While you can’t take a tax deduction on a Roth IRA because contributions are made after-tax, Roth IRAs have income limits as well. They indicate how much you can contribute to a Roth, if at all, and they apply whether or not you participate in a 401(k). Income limits, which are based on modified adjusted gross income, essentially rule this out for many people (e.g. $228,000 for Married filing jointly).

Roth Conversions

Some 401k plans have the option for Roth contributions. Another way for higher earners to participate in a Roth is via a conversion from a traditional (i.e. non-Roth) IRA. A Roth conversion is especially attractive if you expect your future tax rate to be higher than your current rate because you don’t pay tax on withdrawals from Roth IRAs. As a high-earner, you can also get around Roth IRA income limits by making a contribution to a Traditional IRA and then converting it to a Roth , a process commonly referred to as a backdoor Roth IRA. You may owe federal income tax on any amount you convert and it could be substantial – this is what generally stops people converting, especially while working and earning and thus in a higher tax bracket already.

Required Minimum Distributions (RMDs)

  • Another key differentiator with UK pensions is the concept of “Required Minimum Distributions” (or RMDs). From age 73 (or 72 if you turned 72 in 2022 or earlier), participants are forced to make an annual withdrawal of taxable funds based on life expectancy tables (the portion of your account you’re required to withdraw increases with age) and thus allows the IRS to start recuperating some of the tax it allowed you to defer.
  • The RMD rules apply to employer sponsored retirement plans (401(k), Roth 401(k)s, 403(b) plans, 457(b), etc.) as well as traditional IRAs and IRA-based plans such as SEPs, and SIMPLE IRAs.
  • The IRS penalty for not taking an RMD, or for taking less than the required amount, is steep: 25% of the amount not taken on time. This is somewhat similar to the UK’s regime of an automatic “Benefit Crystallization Event” (BCE) at age 75, to force some people to withdraw taxable fund before age 75 (or potentially suffer punitive tax on the forced BCE)
  • RMDs do not apply to Roth IRAs
  • Inherited IRAs have a very different RMD schedule, and you may be forced to start withdrawals much sooner.

Further British Expat Considerations

If like most, but not all, British expatriates living in America you plan on remaining and retiring in America then there really aren’t that may complications and/or considerations beyond wrapping your head around another retirement saving and planning system.

However, if you expect to leave the USA, here are some things to consider:

  • US retirement accounts remain in the USA until withdrawn. We are not aware of any facility to transfer / rollover a US retirement account into any non-US retirement account (i.e. an IRA cannot be rolled into a UK SIPP).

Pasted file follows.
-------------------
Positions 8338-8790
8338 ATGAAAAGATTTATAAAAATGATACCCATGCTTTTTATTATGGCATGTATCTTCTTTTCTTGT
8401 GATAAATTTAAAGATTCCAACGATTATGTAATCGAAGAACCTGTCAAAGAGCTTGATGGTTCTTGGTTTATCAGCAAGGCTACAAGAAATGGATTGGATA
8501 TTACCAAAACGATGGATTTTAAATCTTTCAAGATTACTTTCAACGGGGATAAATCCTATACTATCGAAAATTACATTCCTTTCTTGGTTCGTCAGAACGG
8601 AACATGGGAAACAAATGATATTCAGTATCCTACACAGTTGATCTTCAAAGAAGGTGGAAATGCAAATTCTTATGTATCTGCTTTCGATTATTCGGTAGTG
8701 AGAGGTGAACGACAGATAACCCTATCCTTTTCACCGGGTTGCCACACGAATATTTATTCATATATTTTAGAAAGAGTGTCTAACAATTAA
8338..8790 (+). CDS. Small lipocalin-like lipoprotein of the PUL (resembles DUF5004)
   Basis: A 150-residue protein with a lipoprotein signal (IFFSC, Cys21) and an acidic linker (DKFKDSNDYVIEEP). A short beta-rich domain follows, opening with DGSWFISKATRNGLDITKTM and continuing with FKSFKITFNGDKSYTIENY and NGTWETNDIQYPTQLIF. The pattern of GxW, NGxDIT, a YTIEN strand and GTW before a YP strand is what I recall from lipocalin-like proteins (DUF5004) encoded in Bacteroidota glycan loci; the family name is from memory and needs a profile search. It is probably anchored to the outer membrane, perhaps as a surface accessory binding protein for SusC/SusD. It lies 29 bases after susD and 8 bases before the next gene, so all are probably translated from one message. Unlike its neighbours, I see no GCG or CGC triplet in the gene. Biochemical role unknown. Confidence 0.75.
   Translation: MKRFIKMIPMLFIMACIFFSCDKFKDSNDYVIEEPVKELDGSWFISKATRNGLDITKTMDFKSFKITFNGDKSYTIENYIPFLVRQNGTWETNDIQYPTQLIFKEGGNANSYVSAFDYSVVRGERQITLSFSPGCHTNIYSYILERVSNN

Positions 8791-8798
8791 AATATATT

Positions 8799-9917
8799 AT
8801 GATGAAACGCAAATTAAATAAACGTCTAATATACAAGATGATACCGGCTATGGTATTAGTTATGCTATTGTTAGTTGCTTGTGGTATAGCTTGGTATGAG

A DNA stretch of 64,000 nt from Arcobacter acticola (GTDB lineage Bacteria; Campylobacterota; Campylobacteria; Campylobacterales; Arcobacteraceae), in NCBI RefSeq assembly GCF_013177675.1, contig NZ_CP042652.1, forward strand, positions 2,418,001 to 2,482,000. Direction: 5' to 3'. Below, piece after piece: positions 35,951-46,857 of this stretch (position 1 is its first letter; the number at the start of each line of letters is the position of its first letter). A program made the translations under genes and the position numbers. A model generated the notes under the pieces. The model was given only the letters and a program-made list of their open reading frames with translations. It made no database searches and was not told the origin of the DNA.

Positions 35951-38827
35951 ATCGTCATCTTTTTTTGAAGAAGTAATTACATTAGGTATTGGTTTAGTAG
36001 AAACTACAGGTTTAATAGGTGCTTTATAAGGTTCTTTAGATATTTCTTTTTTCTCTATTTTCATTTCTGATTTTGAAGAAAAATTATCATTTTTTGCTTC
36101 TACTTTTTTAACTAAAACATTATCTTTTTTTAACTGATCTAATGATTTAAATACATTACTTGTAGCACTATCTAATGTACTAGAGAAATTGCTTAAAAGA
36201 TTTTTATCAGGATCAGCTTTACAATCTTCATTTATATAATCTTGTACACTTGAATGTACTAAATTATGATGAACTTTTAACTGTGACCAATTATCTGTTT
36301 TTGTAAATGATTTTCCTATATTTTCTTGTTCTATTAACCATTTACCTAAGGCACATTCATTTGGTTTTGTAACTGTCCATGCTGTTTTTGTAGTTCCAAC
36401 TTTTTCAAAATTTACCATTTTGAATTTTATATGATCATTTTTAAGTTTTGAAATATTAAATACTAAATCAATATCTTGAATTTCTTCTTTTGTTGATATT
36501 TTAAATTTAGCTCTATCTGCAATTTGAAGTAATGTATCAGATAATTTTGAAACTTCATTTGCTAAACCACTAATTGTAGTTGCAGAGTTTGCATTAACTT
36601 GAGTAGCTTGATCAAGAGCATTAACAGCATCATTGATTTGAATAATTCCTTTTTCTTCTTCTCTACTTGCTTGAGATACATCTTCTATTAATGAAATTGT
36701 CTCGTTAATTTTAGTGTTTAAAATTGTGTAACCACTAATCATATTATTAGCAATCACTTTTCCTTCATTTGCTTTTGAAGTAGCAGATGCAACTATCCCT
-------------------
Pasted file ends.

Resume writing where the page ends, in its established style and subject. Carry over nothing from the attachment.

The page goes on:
• If leaving the USA as a US citizen then you are subject to US taxes and required to file US tax returns annually, wherever you live. Tax treaties may exist to defray some (but not all) of this taxation, but not always.
  • If leaving and giving up permanent residence (i.e. Green Card) or US citizenship, you may be considered a “Covered Expatriate” and subject to the Exit Tax (topic for another blog).
  • If you are a Covered Expat, an IRA may be caught up in this and become fully taxable upon exit. Furthermore, this is a “phantom tax” and the IRA could later be subject to tax in your future country of residence without any relief. It is imperative if you are leaving the US as a Covered Expat that you take tax advice to manage this process.
  • 401(k)s may be excluded from the Exit Tax calculation, but any future withdrawals suffer mandatory 30% withholding in the US. Your future country of residence is likely to tax this money as well, which may create administration hassles for you.
  • US citizens living outside the US and withdrawing funds from their IRAs are likely to be liable for local tax first, but your IRA custodian may enforce a minimum level of withholding, again potentially creating administration issues for you if you need to claim it back from the IRS.

We cannot stress this enough – expatriates need quality cross-border tax advice specific to the non-US country. For example, British expatriates and/or those who have returned (or plan on returning) to the UK should seek advice from experienced cross-border professionals with specific UK expertise.  This is a minefield and qualified advice could save you an enormous amount of financial and emotional stress.

Followers of this blog and our podcast are going to get bored of hearing us repeat this, but we will continue to do so because we consider it so fundamentally important.

Plan First Wealth LLC is a Registered Investment Adviser. The information presented is for educational purposes only and does not intend to make an offer or solicitation for the sale or purchase of any specific securities, investments, or investment strategies. Investments involve risk and unless otherwise stated, are not guaranteed. Be sure to first consult with a qualified financial adviser and/or tax professional before implementing any strategy discussed herein. Plan First Wealth does not provide any tax and/or legal advice and strongly recommends that Clients seek their own advice in these areas.